Preparing for the Rise in Online Retail Returns

In 2021, returns cost retailers a whopping $761 billion, or almost 17% of total U.S. retail sales. This year the powerful combination of the special sale dates in Q4 (like Target, Amazon and Walmart holding October Black Friday events) and an increase in ecommerce holiday shopping means that this upward trend for returns will continue.

Returns can be an excellent opportunity to sell something new to a known customer. But the truth is that we live in an increasingly “instant gratification hustle culture,” where consumers know precisely what they want and have high expectations. There’s no time for ill-fitting, poorly described items. There’s also not a lot of time for complicated return policies.

How online retailers handle merchandising, use technology and approach return policies can mean the difference between waste and wins. Below are some considerations to prepare for the peak shopping season and the post-holiday return influx.

Optimize: Before and After

Optimization is the name of the game — to take everything and elevate it. For example, retailers need to optimize inventory to show customers exactly what they want. On the other end, retailers should make returns easy and ensure customers don’t simply return but also browse their selections and purchase new items.


Retailers know which products will be in high demand during the holidays by analyzing historical data to anticipate future purchasing. Using AI for search, merchandising and personalization is necessary to deliver a great customer experience and provide consumers with what they want. Optimizing inventory based on trends and historical data means the customer will get the exact item they are looking for.

Retailers can also create a return policy that avoids waste. Returns are increasing labor costs due to inspection and restocking time and often cause markdowns, out-of-stock and logistics expenses to increase. Including an in-store return policy for retailers with brick-and-mortar options puts consumers around products they might want to swap. Brands can also use a service like Happy Returns to make the return as central and frictionless as possible for customers. This often gets the item back to the retailer in a quick enough turnaround to resell the items at the same price, avoiding margin loss.

Use Tech to Augment the Customer Experience

It is clear that the best way to avoid returns, especially for online retailers, is by using technology to improve accuracy and personalize the experience.

A 2019 Narvar study found that 46% of returns were attributed to the “wrong size, fit, or color.” Relying on AI and 3D modeling can be a critical way to avoid disappointment. A 3D modeling technology like True Fit, used in most online fashion sites, allows the consumer to get an accurate picture of the correct garment fit.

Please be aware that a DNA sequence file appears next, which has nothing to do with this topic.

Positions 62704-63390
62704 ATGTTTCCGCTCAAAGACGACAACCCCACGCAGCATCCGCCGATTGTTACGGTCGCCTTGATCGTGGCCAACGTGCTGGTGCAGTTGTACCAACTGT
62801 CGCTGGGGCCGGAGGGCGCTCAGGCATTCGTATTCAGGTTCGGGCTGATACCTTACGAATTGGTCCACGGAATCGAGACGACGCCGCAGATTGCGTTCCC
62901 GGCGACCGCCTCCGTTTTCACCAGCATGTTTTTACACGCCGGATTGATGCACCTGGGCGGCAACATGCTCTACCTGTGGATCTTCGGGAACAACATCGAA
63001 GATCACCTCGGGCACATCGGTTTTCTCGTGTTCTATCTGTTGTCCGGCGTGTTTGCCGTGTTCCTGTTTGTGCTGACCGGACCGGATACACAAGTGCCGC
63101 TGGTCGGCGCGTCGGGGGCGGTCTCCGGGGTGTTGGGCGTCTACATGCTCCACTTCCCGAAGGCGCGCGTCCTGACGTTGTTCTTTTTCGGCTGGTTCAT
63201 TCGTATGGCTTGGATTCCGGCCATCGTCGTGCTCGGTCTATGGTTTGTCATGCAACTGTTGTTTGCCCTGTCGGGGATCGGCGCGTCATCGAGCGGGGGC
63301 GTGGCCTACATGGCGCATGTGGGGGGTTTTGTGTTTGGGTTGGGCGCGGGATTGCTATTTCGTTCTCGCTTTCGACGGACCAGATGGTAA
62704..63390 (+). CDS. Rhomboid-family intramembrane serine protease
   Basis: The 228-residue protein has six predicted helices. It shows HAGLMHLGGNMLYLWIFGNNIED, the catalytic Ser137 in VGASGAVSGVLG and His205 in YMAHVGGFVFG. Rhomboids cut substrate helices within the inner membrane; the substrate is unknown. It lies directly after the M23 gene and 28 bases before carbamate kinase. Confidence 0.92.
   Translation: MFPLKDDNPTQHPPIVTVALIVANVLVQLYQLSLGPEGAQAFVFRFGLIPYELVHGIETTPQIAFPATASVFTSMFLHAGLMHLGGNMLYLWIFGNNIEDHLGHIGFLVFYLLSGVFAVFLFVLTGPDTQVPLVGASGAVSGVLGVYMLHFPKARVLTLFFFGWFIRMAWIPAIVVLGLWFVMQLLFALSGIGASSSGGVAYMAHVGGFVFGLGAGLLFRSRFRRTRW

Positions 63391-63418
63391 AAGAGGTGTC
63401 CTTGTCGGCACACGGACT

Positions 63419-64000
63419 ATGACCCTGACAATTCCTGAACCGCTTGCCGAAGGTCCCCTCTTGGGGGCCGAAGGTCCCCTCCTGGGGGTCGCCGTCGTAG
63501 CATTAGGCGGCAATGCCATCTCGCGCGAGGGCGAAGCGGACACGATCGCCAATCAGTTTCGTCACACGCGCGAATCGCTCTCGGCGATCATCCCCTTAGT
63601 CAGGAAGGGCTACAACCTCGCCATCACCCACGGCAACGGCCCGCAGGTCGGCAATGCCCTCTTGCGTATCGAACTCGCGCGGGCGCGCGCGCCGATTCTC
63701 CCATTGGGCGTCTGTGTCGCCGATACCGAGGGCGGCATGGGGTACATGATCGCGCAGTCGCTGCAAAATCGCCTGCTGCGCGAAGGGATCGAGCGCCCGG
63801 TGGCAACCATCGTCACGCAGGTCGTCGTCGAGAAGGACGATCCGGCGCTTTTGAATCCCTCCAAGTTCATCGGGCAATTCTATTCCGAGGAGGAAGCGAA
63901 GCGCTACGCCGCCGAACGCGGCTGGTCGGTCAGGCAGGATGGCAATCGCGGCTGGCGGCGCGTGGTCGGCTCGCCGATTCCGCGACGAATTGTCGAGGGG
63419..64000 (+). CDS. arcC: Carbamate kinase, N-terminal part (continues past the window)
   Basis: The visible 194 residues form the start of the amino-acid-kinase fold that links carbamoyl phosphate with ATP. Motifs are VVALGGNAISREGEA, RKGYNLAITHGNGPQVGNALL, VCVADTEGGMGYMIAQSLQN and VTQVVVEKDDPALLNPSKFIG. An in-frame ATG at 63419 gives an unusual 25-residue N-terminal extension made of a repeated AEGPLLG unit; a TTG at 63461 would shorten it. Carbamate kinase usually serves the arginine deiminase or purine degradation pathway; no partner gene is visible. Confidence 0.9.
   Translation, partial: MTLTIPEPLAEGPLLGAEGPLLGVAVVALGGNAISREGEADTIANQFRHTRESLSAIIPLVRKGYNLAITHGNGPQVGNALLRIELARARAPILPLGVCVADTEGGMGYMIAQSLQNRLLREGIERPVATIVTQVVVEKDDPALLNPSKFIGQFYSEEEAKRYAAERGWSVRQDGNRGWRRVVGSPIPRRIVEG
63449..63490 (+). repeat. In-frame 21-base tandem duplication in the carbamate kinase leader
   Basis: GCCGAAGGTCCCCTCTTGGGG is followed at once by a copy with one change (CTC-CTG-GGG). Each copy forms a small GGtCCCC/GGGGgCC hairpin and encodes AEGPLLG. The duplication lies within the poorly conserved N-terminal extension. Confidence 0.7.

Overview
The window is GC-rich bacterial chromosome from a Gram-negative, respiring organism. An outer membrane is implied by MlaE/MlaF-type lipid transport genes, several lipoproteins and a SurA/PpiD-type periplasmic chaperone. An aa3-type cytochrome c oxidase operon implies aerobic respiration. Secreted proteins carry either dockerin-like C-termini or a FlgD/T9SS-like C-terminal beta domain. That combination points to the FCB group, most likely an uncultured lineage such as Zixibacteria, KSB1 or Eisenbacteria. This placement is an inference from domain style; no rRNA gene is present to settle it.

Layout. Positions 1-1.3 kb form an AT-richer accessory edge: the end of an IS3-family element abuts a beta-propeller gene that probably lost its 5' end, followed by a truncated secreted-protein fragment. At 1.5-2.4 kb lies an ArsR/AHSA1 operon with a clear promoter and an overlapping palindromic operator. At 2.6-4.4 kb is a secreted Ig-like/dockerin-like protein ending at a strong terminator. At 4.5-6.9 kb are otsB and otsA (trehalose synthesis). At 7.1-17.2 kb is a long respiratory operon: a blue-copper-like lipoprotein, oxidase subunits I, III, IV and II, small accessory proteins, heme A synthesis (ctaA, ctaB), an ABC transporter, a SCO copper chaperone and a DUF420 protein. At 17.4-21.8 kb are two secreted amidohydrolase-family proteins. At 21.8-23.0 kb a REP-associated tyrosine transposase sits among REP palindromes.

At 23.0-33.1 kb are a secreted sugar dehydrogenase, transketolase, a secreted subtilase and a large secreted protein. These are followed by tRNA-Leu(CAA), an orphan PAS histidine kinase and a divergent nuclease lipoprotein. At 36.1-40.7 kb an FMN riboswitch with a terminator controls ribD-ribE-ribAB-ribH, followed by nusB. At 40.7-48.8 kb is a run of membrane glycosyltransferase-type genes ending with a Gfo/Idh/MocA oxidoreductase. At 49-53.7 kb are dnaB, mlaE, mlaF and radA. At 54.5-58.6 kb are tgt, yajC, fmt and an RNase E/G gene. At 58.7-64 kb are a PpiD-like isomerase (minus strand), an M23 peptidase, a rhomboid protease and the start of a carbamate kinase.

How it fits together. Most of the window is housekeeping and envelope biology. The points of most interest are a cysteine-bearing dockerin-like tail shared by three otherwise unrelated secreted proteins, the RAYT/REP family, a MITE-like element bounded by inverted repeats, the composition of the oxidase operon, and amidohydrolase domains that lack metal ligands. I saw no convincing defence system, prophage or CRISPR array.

Augmented reality (AR) has also become a star of the online retail world. An Alter Agents survey found that “Buyer confidence is critical, and 80% of shoppers who use augmented reality during their process say they feel more confident in their purchase due to using that interactive technology.” The survey found that buyers who employ AR are less likely to return merchandise. This has been most popular for cosmetics sites. Still other brands, like IKEA and Warby Parker, see its value in placing furniture virtually in rooms or having consumers try on eyeglasses before committing to their purchase.

Be Responsible and Transparent

Previously, retailers boasted lenient return policies with long windows to reduce “returns anxiety,” but lately the tables have turned. With margins closing in, brands like Kohl’s, L.L.Bean, Dillard’s, J.Crew, Zara and REI are deducting a fee for returns made by mail. Bath & Body Works has also limited its previously open policy to 90 days and $250 worth of merchandise. Although this might not be a popular choice, retailers must prepare a clear transparent policy.

Lenient return policies make it easier for the consumer to waver with a commitment to the merchandise. Many shoppers will buy an item in multiple sizes or colors and return the unwanted pieces. Unfortunately, this model is becoming increasingly unsustainable and is squeezing profit margins.

Considering the cost of returns, retailers may look to build prepaid labels or boxes into their model. For example, Warby Parker allows buyers to try on several pairs of glasses and return them. For Amazon’s “try before I buy” option, the company sends shoppers a box of items to try on and return what they don’t want.

The reality is that returns not only waste an astronomical amount of money, but also each year they generate five billion pounds of waste. Retailers are responsible for the effects of their outputs. They must approach inventory management, merchandise accuracy and return policies strategically. Ecommerce is here to stay and only getting stronger. Optimizing returns impacts not only society but also the retail bottom line.

Zohar Gilad is an experienced technology entrepreneur and executive. In 2013, he co-founded Fast Simon, Inc. (formerly InstantSearch+), leveraging his experience to bring state-of-the-art site search to millions of publishers and e-tailers at an affordable cost. Throughout his career, Gilad has been the driving force behind more than 20 software products for millions of users worldwide.

Feature Your Byline

Submit an Executive ViewPoints.


Access The Media Kit


Access Our Editorial Calendar

If you are downloading this on behalf of a client, please provide the company name and website information below: